Molière (Jean-Baptiste Poquelin)

Molière (Jean-Baptiste Poquelin)

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Molière (Jean-Baptiste Poquelin) was born in Paris on January 15, 1622

Molière (Jean-Baptiste Poquelin) was born in Paris on January 15,
1622. His father was one of eight valets de chambre tapissiers who
tended the king's furniture and upholstery, so the young Poquelin
received every advantage a boy could wish for. He was educated at the
finest schools (the College de Clermont in Paris.) He had access to
the king's court. But even as a child, Molière found it infinitely
more pleasant to poke fun at the aristocracy than to associate with
them. As a young boy, he learned that he could cause quite a stir by
mimicking his mother's priest. His mother, a deeply religious woman,
might have broken the young satirist of this habit had she not died
before he was yet twelve-years-old. His father soon remarried, but in
less than three years, this wife also passed away. At the age of
fifteen, Jean-Baptiste was left alone with his father and was most
likely apprenticed to his trade.

Molière and his companions made their dramatic debut in a converted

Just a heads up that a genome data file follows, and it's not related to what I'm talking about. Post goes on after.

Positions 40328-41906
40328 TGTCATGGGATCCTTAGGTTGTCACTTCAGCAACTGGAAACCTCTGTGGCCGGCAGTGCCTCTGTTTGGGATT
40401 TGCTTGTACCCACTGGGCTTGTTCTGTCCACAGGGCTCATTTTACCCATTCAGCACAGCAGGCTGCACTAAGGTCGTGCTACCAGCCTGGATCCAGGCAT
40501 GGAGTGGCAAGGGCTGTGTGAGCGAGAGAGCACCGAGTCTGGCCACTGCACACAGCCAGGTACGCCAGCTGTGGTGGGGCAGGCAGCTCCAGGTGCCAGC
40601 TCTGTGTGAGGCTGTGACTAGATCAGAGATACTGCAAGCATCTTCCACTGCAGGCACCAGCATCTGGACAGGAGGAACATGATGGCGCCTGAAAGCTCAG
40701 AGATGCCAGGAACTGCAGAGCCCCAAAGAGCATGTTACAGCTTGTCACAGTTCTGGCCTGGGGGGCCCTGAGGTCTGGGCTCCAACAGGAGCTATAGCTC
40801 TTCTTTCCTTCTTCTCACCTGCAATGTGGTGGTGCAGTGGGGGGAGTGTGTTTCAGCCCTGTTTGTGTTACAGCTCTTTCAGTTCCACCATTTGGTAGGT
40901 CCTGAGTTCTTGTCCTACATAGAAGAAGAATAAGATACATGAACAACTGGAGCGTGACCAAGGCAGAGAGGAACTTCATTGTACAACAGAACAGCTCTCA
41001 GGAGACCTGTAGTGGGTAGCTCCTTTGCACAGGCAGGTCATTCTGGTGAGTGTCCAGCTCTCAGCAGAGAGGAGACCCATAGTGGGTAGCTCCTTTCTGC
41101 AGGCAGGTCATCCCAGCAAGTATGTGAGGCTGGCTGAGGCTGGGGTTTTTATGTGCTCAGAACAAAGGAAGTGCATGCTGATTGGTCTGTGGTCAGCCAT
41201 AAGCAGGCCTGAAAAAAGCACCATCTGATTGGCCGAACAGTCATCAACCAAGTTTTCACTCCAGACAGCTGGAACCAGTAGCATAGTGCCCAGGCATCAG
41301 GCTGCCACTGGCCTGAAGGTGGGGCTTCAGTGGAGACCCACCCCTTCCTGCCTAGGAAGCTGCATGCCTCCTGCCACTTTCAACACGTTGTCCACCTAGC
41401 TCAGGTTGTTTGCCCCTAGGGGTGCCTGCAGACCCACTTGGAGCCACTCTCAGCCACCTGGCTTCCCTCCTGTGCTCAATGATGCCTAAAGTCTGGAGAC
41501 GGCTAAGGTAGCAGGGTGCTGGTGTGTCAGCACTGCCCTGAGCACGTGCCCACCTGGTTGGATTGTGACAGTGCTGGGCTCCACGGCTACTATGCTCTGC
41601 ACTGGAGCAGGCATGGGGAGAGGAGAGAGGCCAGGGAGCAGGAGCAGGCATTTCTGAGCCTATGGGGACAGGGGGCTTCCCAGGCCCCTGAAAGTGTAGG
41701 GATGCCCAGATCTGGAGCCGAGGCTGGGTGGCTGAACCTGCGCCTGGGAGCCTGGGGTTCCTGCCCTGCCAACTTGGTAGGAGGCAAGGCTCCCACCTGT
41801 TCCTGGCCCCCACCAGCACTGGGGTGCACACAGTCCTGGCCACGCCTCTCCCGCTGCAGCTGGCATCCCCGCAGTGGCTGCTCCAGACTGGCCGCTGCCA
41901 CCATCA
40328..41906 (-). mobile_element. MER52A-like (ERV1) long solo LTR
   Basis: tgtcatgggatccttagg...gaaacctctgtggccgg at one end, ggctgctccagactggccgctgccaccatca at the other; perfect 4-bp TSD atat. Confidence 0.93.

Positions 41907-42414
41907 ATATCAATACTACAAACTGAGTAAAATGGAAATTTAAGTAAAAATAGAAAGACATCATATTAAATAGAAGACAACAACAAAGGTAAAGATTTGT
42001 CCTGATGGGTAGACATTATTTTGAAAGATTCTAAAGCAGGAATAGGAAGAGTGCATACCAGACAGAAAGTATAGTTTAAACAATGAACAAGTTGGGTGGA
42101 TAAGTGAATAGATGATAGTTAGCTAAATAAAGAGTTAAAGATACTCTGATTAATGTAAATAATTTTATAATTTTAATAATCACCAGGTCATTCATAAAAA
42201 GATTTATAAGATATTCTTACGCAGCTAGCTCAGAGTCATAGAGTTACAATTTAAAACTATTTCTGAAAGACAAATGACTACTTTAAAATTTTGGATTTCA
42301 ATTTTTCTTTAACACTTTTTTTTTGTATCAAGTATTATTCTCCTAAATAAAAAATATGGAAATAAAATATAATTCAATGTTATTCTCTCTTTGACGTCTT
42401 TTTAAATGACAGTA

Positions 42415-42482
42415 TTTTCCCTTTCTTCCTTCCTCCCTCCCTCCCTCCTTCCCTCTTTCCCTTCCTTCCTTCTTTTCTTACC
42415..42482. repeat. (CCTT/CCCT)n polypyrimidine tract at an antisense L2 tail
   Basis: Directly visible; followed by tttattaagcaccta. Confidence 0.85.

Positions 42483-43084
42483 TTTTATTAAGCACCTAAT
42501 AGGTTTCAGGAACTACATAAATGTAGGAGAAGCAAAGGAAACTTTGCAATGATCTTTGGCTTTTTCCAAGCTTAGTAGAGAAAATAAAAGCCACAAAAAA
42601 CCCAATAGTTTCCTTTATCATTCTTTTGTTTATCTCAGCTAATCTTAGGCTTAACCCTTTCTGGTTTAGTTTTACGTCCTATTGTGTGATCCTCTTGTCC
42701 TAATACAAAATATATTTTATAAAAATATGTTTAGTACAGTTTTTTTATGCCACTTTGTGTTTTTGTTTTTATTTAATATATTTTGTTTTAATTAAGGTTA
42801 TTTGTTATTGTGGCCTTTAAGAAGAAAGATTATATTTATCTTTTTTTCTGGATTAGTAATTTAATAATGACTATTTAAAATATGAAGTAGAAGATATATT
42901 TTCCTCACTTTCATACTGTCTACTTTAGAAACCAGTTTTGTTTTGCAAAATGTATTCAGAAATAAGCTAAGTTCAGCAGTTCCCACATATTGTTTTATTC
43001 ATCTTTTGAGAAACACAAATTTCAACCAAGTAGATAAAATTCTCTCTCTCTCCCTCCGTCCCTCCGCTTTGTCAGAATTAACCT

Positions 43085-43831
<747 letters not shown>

tennis court. Although the company was brimming with enthusiasm, none
of them had much experience and when they began to charge admission,
the results proved disastrous. Over the course of the next two years,
the little company appeared in three different theatres in various
parts of Paris, and each time, they failed miserably. Several of the
original members dropped out of the company during this period.
Finally, the seven remaining actors decided to forget Paris and go on
a tour of the provinces. For the next twelve years, they would travel
from town to town, performing and honing their craft.

Over the course of the next thirteen years, Molière worked feverishly
to make his company the most respected dramatic troupe in Paris.
(Eventually, they were awarded the coveted title "Troupe of the
King.") He directed his own plays and often played the leading role

On February 17, 1673, Molière suffered a hemorrhage while playing the
role of the hypochondriac Argan in The Imaginary Invalid. A bit ironic
isn’t it. He had insisted on going through with the performance in
spite of the advice of his wife and friends saying, "There are fifty
poor workers who have only their daily wage to live on. What will
become of them if the performance does not take place?

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" He passed away
later that night at his home on the Rue Richelieu. The local priests
refused to take his confession, for actors had no social standing and
had been excommunicated by the church. Nor would they permit him to be
buried in holy ground. Four days later, the King interceded and
Molière was finally buried in the Cemetery Saint Joseph under the
cover of darkness.

Molière left behind a body of work which not only changed the face of
French classical comedy, but has gone on to influence the work of
other dramatists the world over.
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